Sunday, July 14, 2024

Sticky Fingers is Indeed Supremely Sticky

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This week, we’re going to take a look at Sticky Fingers from Francesca Bianchi! This house, based in the Netherlands launched its first fragrance in 2016, and its founder and nose also serves as the house’s namesake.

Bianchi, who discovered her love of perfumery after graduating in History of Art, released Sticky Fingers in 2020. Let’s take a look at the notes before I launch into a long-winded talk on texture in fragrance.

Sticky Fingers Notes

Tobacco, patchouli, orris, tonka bean, castoreum, sandalwood, leather, cinnamon, heliotrope, musk, coriander

If you’ve been following along on note profiles, you can probably tell that this is definitely going to be a heavier scent.


Let’s talk texture. Back when I wrote about Stephane Humbert Lucas’ Isra & Miraj, I said that the fragrance felt very creamy. But how does a scent have texture when you can’t feel it? Spoiler: This is has nothing to do with how the perfume feels when it’s applied to your skin. (Though, if your skin starts to burn or itch if it comes in contact with a new substance, you’re probably having an allergic reaction or it’s caustic, so go wash that off and don’t do it again. Also, you might want to see a doctor.)

It all has to do with associations. I might describe something with bergamot or ambroxan as “sparkling”, because mentally it gives me the same vibes as say, carbonation bubbles in a drink. Those notes stand out either from their sharpness, or their vibrancy in a way that I find similar to those fizzy bubbles in my favorite beverages.

Likewise, Isra & Miraj felt very “smooth” to me. All of the notes were blending so well that there wasn’t any one note fighting for a type of dominance, so it had the olfactory equivalent of sinking a knife all the way down a brand new jar of creamy peanut butter or a warmer knife through a new crock of butter.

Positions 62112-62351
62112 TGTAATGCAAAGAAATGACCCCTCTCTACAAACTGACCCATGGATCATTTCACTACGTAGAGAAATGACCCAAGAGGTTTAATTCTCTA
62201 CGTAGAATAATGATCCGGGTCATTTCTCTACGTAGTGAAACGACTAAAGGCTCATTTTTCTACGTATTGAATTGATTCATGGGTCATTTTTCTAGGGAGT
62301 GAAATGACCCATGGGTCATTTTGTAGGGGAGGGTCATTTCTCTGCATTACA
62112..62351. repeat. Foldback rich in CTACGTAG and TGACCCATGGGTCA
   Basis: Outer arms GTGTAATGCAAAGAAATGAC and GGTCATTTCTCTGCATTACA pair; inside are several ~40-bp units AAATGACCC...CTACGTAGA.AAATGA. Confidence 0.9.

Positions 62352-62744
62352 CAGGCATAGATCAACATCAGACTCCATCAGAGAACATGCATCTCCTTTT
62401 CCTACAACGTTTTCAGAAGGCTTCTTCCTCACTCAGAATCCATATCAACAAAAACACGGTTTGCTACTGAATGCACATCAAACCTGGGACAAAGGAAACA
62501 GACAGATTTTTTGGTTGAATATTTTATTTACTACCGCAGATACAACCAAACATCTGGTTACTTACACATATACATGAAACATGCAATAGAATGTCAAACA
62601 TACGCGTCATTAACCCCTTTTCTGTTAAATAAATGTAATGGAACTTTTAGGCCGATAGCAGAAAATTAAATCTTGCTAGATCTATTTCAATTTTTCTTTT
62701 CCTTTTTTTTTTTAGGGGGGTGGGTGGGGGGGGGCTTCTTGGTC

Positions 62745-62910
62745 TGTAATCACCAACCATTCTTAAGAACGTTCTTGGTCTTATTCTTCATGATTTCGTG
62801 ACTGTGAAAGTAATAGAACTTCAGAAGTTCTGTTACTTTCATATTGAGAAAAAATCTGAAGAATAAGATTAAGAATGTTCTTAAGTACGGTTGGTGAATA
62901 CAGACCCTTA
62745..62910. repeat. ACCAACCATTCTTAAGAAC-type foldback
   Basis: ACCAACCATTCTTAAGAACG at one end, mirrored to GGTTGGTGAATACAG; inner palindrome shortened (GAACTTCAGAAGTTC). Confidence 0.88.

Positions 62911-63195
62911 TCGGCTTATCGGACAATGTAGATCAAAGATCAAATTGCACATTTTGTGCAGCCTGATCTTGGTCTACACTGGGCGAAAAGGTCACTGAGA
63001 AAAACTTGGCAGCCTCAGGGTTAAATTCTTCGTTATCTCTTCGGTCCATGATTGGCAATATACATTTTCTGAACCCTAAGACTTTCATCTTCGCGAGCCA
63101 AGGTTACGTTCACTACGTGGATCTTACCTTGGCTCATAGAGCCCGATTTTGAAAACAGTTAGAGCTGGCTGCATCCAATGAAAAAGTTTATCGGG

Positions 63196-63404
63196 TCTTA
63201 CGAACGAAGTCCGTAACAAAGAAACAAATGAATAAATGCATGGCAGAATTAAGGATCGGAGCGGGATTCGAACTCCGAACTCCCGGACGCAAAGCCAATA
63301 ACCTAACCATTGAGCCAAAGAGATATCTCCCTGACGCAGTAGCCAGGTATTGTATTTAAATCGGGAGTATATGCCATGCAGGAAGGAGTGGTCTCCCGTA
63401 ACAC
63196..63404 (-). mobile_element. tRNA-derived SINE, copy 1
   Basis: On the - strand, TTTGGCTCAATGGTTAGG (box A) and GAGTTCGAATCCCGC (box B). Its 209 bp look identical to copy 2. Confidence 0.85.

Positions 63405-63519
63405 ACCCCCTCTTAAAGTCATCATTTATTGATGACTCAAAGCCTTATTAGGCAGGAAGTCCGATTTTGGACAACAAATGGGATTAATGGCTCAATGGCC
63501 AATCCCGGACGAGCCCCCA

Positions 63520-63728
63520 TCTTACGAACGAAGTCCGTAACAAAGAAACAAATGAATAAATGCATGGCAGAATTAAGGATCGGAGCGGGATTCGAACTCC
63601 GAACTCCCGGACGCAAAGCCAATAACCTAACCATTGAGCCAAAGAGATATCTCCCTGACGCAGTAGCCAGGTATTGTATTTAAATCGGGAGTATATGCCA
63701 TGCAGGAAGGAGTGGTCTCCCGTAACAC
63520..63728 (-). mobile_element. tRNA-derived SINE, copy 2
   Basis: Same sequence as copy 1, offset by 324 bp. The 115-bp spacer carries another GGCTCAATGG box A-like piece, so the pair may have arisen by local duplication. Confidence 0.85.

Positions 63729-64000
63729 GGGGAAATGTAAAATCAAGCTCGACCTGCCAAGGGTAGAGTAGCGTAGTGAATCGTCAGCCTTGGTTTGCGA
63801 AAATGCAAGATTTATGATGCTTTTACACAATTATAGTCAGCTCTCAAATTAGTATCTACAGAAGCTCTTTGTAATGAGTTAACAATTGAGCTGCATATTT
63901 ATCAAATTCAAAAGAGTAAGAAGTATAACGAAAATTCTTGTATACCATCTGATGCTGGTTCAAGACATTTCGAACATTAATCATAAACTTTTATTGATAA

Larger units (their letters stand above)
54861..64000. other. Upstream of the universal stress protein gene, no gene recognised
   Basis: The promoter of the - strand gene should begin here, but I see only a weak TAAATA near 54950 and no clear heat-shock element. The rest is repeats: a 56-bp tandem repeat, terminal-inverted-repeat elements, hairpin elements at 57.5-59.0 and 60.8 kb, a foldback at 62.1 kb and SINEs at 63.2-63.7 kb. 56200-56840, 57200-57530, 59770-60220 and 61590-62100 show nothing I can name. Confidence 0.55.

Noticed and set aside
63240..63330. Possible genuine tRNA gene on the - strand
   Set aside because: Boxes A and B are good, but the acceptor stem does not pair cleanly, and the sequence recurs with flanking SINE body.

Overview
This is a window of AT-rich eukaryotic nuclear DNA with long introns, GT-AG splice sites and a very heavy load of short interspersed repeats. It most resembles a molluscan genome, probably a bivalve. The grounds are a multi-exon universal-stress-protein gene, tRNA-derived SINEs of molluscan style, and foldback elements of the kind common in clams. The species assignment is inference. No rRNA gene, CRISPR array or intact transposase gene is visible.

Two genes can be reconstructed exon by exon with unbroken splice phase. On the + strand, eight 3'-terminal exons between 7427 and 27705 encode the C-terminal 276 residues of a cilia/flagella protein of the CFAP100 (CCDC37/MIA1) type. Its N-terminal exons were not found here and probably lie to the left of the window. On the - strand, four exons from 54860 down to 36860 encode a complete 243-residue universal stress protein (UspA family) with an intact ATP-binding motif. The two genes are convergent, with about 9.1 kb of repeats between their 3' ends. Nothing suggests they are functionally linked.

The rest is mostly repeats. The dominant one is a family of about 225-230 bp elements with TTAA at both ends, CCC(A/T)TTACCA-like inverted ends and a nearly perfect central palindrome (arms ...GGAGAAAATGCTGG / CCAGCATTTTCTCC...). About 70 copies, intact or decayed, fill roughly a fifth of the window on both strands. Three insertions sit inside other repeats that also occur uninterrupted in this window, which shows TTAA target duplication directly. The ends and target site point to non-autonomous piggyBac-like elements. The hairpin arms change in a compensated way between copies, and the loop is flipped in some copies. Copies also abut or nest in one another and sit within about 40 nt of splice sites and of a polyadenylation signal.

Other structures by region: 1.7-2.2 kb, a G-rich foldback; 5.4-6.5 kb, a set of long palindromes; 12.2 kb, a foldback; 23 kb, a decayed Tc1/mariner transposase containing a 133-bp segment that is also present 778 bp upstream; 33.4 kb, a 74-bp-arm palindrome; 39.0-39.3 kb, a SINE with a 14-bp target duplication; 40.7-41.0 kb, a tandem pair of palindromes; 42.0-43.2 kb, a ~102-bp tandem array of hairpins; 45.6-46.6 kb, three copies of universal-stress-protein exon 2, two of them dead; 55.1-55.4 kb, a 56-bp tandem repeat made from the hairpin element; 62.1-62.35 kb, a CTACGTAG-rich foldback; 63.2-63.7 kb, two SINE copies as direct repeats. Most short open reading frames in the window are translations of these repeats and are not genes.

So in this vein, Sticky Fingers is incredibly sticky-tacky. Part of this comes from the notes. I’d describe Sticky Fingers as a gourmand/animalic scent which means it’s heavy and sweet right out of the gate. But for me, I typically shy away from most gourmands because I don’t like how heavy they feel when I wear them, in a way that normally veers into cloying.

Picture a child who ate pancakes and syrup for breakfast and then ran away before you could wash their hands. Then when you approach them 5 minutes later and they grab your arm, you’re left with that sweet, sticky, gummy, feels like it’s never going to wash off residue.

For me, Sticky Fingers is that olfactory equivalent, which is to say, hard pass. The blending in and off itself on paper is pleasant, but once it gets on my skin and reacts to my body chemistry, it’s like I’m constantly getting a whiff of that tacky syrup residue.

Now, obviously, this fragrance has quite a lot of love in fragcomm circles and if you’re looking for a dense gourmand, this might be right up your alley. That said, just because something is hyped on the internet doesn’t mean it’s going to work for you, which is why it’s so important to SAMPLE first. What I love about Isra & Miraj might be overwhelming to another person, and what I dislike about Sticky Fingers could be a complete non-factor to someone else.

So. If you would like to try out Sticky Fingers, you can grab a sample over on LuckyScent for $7. Those of you who read “smell like syrup all day” and immediately thought “sign me the f*** up!” and also have some extra money laying around can purchase a 30 mL bottle for $135 from the same link.

Just, maybe watch out that you don’t have a trail of ants in your wake.

The Fandomentals “Fragdomentals” team base our reviews off of fragrances that we have personally, independently sourced. Any reviews based off of house-provided materials will be explicitly stated. 

Have strong thoughts about this piece you need to share? Or maybe there’s something else on your mind you’re wanting to talk about with fellow Fandomentals? Head on over to our Community server to join in the conversation!

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